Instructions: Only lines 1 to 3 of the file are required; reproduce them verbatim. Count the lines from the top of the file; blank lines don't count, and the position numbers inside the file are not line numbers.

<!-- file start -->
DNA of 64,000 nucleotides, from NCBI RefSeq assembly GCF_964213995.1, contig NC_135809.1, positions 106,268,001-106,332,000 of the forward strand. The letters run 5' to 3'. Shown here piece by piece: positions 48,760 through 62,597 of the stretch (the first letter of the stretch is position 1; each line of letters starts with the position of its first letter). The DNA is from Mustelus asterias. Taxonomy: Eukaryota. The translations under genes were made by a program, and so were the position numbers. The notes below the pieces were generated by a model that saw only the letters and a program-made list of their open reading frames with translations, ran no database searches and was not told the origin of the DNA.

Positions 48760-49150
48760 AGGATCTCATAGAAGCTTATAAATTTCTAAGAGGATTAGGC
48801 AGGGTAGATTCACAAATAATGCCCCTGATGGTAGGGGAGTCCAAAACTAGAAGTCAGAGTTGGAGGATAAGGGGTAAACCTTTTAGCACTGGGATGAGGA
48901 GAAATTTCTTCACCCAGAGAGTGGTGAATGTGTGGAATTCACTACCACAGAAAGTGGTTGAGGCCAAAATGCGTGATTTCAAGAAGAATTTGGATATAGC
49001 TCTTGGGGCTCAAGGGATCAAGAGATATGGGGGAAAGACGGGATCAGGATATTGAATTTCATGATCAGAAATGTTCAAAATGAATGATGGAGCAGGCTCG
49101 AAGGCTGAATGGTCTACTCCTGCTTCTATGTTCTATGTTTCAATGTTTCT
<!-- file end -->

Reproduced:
DNA of 64,000 nucleotides, from NCBI RefSeq assembly GCF_964213995.1, contig NC_135809.1, positions 106,268,001-106,332,000 of the forward strand. The letters run 5' to 3'. Shown here piece by piece: positions 48,760 through 62,597 of the stretch (the first letter of the stretch is position 1; each line of letters starts with the position of its first letter). The DNA is from Mustelus asterias. Taxonomy: Eukaryota. The translations under genes were made by a program, and so were the position numbers. The notes below the pieces were generated by a model that saw only the letters and a program-made list of their open reading frames with translations, ran no database searches and was not told the origin of the DNA.

Positions 48760-49150
48760 AGGATCTCATAGAAGCTTATAAATTTCTAAGAGGATTAGGC